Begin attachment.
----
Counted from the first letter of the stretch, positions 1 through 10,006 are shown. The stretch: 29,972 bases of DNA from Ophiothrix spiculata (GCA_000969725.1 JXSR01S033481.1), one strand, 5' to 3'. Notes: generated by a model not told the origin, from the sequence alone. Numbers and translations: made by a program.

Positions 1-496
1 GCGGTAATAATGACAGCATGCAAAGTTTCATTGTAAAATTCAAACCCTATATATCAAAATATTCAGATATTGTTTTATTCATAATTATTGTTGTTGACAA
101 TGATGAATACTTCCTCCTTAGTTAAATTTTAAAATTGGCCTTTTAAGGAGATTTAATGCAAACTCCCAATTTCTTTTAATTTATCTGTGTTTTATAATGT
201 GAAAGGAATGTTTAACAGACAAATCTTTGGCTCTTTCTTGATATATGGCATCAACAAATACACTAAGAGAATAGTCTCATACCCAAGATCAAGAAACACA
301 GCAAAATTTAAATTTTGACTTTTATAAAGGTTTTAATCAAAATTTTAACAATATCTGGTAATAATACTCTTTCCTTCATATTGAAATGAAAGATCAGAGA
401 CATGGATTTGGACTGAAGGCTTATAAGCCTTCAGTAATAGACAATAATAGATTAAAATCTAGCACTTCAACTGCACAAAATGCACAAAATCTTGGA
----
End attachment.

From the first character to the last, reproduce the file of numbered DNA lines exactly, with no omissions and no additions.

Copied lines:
Counted from the first letter of the stretch, positions 1 through 10,006 are shown. The stretch: 29,972 bases of DNA from Ophiothrix spiculata (GCA_000969725.1 JXSR01S033481.1), one strand, 5' to 3'. Notes: generated by a model not told the origin, from the sequence alone. Numbers and translations: made by a program.

Positions 1-496
1 GCGGTAATAATGACAGCATGCAAAGTTTCATTGTAAAATTCAAACCCTATATATCAAAATATTCAGATATTGTTTTATTCATAATTATTGTTGTTGACAA
101 TGATGAATACTTCCTCCTTAGTTAAATTTTAAAATTGGCCTTTTAAGGAGATTTAATGCAAACTCCCAATTTCTTTTAATTTATCTGTGTTTTATAATGT
201 GAAAGGAATGTTTAACAGACAAATCTTTGGCTCTTTCTTGATATATGGCATCAACAAATACACTAAGAGAATAGTCTCATACCCAAGATCAAGAAACACA
301 GCAAAATTTAAATTTTGACTTTTATAAAGGTTTTAATCAAAATTTTAACAATATCTGGTAATAATACTCTTTCCTTCATATTGAAATGAAAGATCAGAGA
401 CATGGATTTGGACTGAAGGCTTATAAGCCTTCAGTAATAGACAATAATAGATTAAAATCTAGCACTTCAACTGCACAAAATGCACAAAATCTTGGA